My family and I had gone to see a movie and then walked to a nearby Barnes and Nobles like we always do to check out the books.
The kids grabbed a snack and the wife and I got our coffees at the little cafe and we sat down. In my view sitting near our table was a man reading gun magazines. As we sat there and chatted I could see the man in my view look at me, smile and then close his magazine. I thought he was smiling because he had heard something funny that I had said. Moments later he stood up and came to my table.
Hi Andrew, my name is Guy Gildner with The Steel Horse Group and I just recognized you.
Mr. Gildner first contacted me several years ago to offer me an assignment that he couldn’t get to. He found me through my podcast and that made him think of me when he couldn’t get to an assignment (since we both have companies in Tacoma, Washington).
And this is when I had a realization because of Mr. Gildner’s response.
Mr. Gildner said, “Lawyers typically don’t have much need for surveillance. There is a lot of locating people and interviewing.”
He was right, they probably don’t have much need for a surveillance investigator.
I quickly told him that for the past two years 90 percent of my work was SIU work. I did mostly interviews and locating people. I didn’t tell him that I had been doing that type of work throughout my career. But that isn’t what bothered me. I was a little mad at myself that I had only built up this image as a surveillance investigator. I was pretty much known as a one trick pony; at least by Mr. Gildner.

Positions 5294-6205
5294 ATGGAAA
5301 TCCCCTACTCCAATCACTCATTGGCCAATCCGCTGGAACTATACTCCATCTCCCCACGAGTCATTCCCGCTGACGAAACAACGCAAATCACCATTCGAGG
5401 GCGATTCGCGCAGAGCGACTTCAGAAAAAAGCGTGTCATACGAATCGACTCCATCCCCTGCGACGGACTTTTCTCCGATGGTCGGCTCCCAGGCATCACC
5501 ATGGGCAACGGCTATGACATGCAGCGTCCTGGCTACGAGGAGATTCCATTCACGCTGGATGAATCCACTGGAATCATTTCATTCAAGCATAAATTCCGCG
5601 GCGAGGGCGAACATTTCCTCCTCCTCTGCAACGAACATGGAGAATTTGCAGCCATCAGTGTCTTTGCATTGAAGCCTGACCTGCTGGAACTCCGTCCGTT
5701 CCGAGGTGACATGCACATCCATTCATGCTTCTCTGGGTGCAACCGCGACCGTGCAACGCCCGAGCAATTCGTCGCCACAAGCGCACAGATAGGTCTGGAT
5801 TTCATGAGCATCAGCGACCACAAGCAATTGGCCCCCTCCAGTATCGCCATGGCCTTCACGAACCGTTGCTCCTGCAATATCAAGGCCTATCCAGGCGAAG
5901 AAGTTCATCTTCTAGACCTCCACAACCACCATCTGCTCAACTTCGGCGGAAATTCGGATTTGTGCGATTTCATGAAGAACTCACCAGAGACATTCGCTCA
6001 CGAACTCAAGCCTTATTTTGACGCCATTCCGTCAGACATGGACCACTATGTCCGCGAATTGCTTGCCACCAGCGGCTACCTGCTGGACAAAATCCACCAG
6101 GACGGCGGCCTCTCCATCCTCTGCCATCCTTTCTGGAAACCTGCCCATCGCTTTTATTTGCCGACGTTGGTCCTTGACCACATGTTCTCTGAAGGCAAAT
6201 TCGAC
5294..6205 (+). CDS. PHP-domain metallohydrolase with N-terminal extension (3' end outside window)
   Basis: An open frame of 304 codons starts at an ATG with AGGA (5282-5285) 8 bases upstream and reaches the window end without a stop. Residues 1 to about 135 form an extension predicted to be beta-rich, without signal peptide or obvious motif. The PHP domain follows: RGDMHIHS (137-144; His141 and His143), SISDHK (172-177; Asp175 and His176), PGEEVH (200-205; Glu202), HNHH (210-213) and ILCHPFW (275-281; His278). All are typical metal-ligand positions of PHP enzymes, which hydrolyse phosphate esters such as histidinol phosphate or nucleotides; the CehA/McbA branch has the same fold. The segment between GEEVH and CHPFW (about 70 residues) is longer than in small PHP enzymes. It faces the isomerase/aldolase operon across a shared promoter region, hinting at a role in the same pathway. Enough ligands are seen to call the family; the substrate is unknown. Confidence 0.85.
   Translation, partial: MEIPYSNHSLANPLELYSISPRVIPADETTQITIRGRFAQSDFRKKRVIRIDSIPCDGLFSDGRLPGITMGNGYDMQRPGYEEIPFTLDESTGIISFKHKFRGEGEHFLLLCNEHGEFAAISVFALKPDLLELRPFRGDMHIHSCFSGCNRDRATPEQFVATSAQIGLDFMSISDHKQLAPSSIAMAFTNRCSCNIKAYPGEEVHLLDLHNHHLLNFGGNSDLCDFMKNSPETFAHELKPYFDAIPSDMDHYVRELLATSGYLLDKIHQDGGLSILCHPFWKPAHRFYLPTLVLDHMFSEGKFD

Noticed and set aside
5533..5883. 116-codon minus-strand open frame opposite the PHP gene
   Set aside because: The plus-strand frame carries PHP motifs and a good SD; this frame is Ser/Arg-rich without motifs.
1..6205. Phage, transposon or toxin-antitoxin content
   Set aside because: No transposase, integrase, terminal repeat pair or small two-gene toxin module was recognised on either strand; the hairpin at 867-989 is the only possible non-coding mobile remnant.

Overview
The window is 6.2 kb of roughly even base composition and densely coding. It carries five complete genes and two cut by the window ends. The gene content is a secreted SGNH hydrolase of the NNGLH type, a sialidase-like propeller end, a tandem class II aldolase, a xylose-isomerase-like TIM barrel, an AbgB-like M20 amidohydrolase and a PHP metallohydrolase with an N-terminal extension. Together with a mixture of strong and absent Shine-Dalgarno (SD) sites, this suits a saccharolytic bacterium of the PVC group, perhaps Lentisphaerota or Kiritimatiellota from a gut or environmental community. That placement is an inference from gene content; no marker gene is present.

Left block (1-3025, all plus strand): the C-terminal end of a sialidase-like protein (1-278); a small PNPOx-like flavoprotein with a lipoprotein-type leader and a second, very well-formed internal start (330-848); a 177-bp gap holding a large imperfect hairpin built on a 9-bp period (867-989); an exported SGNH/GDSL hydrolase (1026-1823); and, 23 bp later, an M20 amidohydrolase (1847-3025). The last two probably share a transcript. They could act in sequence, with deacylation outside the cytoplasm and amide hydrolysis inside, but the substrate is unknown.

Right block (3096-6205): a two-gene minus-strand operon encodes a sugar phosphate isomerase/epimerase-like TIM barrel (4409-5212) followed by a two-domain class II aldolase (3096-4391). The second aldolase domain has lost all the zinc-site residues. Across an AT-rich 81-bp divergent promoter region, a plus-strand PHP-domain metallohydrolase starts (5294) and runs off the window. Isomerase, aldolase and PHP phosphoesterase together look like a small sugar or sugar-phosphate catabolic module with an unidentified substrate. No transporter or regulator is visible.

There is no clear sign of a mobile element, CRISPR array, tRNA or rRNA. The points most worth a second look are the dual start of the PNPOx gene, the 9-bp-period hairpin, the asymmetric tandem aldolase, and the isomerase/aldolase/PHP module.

It’s clear to me why I was put in the “surveillance box”. It’s because I talk about surveillance a great deal on this website because it is an important skill to learn and master in the private investigation industry.
THIS IS WHY YOU DON’T WANT TO BE A ONE TRICK PONY (or be perceived as one)
Not only do you not want to be a one trick pony but you don’t want to be known as one especially if you are versed in many different investigative skills. You could be losing out on potential work opportunities.
The fundamentals that are learned in the insurance investigation field have built the foundation for countless investigators starting their own businesses. These foundations of background checks, surveillance investigations, locating people, interviewing people, finding witnesses and catching liars are what businesses are built on.
Here is what I want you to take from this story. Be a knowledgeable, skilled and diverse private investigator. While being known for doing one thing well is great make sure you are marketable in other areas of investigation and above all make sure others know it. I am in the public eye for investigators and it was just now that I realized that I am only known for one thing and that is as a surveillance investigator.
I will be expanding my teachings on this site to make sure I am covering other areas of investigation to help you get better or help you get started in this industry.
P.S. I am always happy to accept work in the state of Washington and I have no problem leveraging my blog to find work. With that being said, Mr.Gildner with The Steel Horse Group is good people. Give him a call if you need investigative help in Washington.